• Offered by Crawford School of Public Policy
  • ANU College ANU College of Asia and the Pacific
  • Course subject Policy and Governance
  • Areas of interest Policy Studies
  • Academic career PGRD
  • Mode of delivery In Person

Contemporary public sector budgeting is about explaining the performance story behind the financial numbers, and working with the inevitable contestability around what the numbers mean. It is about how performance information can be used to better frame dialogue around funding priorities, and to actively manage program delivery within budget constraints.


Current sector-wide performance and accountability frameworks emphasise clear linkages between funding and outcomes, and the integration of performance metrics with budget decision processes, internal organisational management, and external performance reporting. This course uses an integrated case study to survey the strengths and weaknesses of performance-based budgeting approaches in the public sector; steps through intervention logic methodologies for specifying purposes, programs and performance metrics; outlines the role of cost information in performance analysis; and offers an opportunity to apply and appraise these approaches in the context of participants’ own organisational settings and broader public sector institutional reform.

Learning Outcomes

Upon successful completion, students will have the knowledge and skills to:

  1. Understanding of performance-based budgeting approaches and their role in contemporary budget and policy processes
  2. Analyse key information requirements for performance-based budgeting and reporting
  3. Demonstrate understanding and practice in applying methodologies for specifying public purposes, budget programs and performance metrics
  4. Evaluate basic cost information and its relationship to performance analysis and advocacy in Budget processes

Indicative Assessment

  1. Practice application: Outcome budget statement review. 1000 words equivalent. (30) [LO 3,4]
  2. Research report: Balancing the costs and benefits of performance-based budgeting. 2500 words equivalent. (70) [LO 1,2,3,4]

The ANU uses Turnitin to enhance student citation and referencing techniques, and to assess assignment submissions as a component of the University's approach to managing Academic Integrity. While the use of Turnitin is not mandatory, the ANU highly recommends Turnitin is used by both teaching staff and students. For additional information regarding Turnitin please visit the ANU Online website.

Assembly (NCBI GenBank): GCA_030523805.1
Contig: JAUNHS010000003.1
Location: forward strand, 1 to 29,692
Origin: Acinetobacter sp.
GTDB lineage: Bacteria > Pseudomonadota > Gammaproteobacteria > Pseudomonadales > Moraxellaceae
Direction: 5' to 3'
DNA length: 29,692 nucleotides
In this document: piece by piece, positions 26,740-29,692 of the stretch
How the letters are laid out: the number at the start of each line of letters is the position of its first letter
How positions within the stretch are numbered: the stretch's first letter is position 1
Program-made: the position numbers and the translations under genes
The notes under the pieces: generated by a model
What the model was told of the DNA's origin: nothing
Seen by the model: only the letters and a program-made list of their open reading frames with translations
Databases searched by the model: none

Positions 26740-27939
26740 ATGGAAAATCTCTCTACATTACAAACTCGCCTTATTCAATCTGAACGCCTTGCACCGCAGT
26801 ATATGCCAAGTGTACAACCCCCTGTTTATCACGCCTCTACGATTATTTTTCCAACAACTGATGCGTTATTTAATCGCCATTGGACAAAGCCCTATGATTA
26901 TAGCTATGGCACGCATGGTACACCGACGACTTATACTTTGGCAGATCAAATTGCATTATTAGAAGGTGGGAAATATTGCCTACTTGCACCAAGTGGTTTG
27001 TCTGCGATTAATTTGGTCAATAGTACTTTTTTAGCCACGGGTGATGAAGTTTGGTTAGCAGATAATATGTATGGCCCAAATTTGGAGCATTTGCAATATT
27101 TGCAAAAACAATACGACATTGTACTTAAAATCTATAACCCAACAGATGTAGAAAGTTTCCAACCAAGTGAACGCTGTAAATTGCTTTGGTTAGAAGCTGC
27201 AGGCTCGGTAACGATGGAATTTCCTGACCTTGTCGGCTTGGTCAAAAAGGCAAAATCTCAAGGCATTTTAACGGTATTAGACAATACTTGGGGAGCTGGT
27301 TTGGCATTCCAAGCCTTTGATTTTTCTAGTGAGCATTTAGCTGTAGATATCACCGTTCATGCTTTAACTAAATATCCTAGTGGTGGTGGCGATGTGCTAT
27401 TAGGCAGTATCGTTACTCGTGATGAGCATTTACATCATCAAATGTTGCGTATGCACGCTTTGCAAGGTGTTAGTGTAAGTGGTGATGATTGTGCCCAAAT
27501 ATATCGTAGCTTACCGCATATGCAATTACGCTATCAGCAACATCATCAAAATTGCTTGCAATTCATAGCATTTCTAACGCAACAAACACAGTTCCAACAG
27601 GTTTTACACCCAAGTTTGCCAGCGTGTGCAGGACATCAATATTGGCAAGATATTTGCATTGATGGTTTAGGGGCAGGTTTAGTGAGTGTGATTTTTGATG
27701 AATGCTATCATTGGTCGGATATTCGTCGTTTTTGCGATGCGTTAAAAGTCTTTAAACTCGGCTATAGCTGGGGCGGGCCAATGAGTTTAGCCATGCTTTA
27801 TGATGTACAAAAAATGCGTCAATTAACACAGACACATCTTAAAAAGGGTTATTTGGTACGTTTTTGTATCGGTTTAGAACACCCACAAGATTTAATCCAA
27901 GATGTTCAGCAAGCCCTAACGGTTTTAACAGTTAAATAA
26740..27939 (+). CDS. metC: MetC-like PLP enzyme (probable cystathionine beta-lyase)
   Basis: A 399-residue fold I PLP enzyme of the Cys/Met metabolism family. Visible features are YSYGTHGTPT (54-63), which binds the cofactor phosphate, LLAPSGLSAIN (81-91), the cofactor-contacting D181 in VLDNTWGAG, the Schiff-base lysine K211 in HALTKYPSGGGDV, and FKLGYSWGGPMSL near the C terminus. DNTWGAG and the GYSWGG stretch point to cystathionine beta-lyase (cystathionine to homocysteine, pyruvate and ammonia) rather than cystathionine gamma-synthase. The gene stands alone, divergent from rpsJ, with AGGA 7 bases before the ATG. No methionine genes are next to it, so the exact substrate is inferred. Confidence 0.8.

Contact hours: The course will be delivered over three full days of instruction equivalent to 15 contact hours.

Non-contact hours: The course will require assigned pre-reading in the form of case documents, 1-2 short context readings, and 3-5 topic readings. In addition students will be required to conduct independent research for assessment task 2 following course delivery. Total non-contact hours, including class preparation and assignments is estimated to be 40-50 hours.

Inherent Requirements

Not applicable

Prescribed Texts


Preliminary Reading

Allen, R., Hemming, R. and Potter, B. H. Eds. 2016. The International Handbook of Public Financial Management. New York: Palgrave Macmillan. Selected chapters (Allen and Krause; Diamond; Robinson).


Cuganesan, S. 2017. The design of performance budgeting processes and managerial accountability relationships. Public Management Review. 19 (7), pp954-971.


Moynihan, D. and Beazley, I. Eds. 2016. Toward Next Generation Performance Budgeting: Lessons from the Experience of Seven Reforming Countries. Washington DC: World Bank.


Robinson, M. Ed. 2007. Performance Budgeting: Linking Funding and Results. New York: Palgrave Macmillan/International Monetary Fund. Selected chapters (Pierce and Di Francesco; Robinson).


Robinson, M. 2002. Output purchase funding and budgeting systems in the public sector. Public Budgeting & Finance. 22 (4), pp17-33.


The mechanics of a performance budget (A): Preparing a budget in output terms


The mechanics of a performance budget (B): Coping with a budget cut

Assumed Knowledge

Nil. However, at least 2-3 years’ experience in the public sector or in an organisation interacting with the public sector would be advantageous.


Tuition fees are for the academic year indicated at the top of the page.  

Commonwealth Support (CSP) Students
If you have been offered a Commonwealth supported place, your fees are set by the Australian Government for each course. At ANU 1 EFTSL is 48 units (normally 8 x 6-unit courses). More information about your student contribution amount for each course at Fees

Student Contribution Band:
Unit value:
3 units

If you are a domestic graduate coursework student with a Domestic Tuition Fee (DTF) place or international student you will be required to pay course tuition fees (see below). Course tuition fees are indexed annually. Further information for domestic and international students about tuition and other fees can be found at Fees.

Where there is a unit range displayed for this course, not all unit options below may be available.

3.00 0.06250
Note: Please note that fee information is for current year only.

Offerings, Dates and Class Summary Links

There are no current offerings for this course.

Responsible Officer: Registrar, Student Administration / Page Contact: Website Administrator / Frequently Asked Questions